Castles and Stately Mansions of Bavaria

After a warm and sunny week in Malta, the next stop on my journey was the Bavaria region of Germany. Bavaria is very different from the rest of the country; among other things, it’s known for its beer halls (Munich is the setting for the annual Oktoberfest), castles, the Alps, and its dark history where Hitler’s Third Reich originally came to power. In this post, I’ll write about the lighter side of Bavaria, with its historic castles and grand palaces.

Munich’s Old Town from above

During my week in Bavaria, I decided to make Munich my base, which is the largest city in the region. Munich is easily traversed via an efficient metro system, and the region of Bavaria has a fast (though expensive) network of trains. Munich has a great Old Town, with Marienplatz as its center. When you visit Marienplatz, don’t forget to check out the Neus Rathaus (New Town Hall). Although you can’t enter the building as it’s home to a working government, the Neus Rathaus has the world’s most famous glockenspiel high on its exterior. Every hour, the glockenspiel will emit musical chimes, accompanied by a cute display of figurines. Although admittedly touristy, it’s still a fun sight to check out.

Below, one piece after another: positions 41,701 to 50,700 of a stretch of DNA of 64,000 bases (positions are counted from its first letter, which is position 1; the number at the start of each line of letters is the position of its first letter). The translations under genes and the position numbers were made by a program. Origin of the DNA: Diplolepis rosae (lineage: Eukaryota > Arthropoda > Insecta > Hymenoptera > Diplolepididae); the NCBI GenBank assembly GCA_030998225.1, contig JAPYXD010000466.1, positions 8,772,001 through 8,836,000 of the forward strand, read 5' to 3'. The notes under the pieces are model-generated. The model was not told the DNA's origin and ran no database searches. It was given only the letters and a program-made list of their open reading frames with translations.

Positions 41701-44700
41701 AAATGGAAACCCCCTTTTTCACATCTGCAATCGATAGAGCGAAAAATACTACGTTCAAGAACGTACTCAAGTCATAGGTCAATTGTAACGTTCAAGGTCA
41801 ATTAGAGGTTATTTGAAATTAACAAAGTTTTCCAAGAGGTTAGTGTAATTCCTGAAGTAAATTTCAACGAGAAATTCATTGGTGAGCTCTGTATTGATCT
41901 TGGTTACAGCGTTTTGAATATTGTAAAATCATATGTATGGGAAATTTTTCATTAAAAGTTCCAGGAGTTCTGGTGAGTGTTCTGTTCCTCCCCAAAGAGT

After taking a walk around the Marienplatz, head to the Residenz, which is just a few minutes away on foot. The Residenz is a huge mansion that was home to Bavaria’s kings for 400 years, from the early 16th century until World War I. Although much of the building was destroyed on the Second World War, it has been reconstructed faithfully. Inside, you can see artifacts of previous rulers, as well a collection of relics from Christian saints. There is a free audio guide with admission that gives you plenty of information about the palace and its history. However, it can be a bit dry, so you might want to fast forward through some parts. And make sure not to touch anything, as the staff are watching all the visitors like a hawk.

The Antiquarium in the Residenz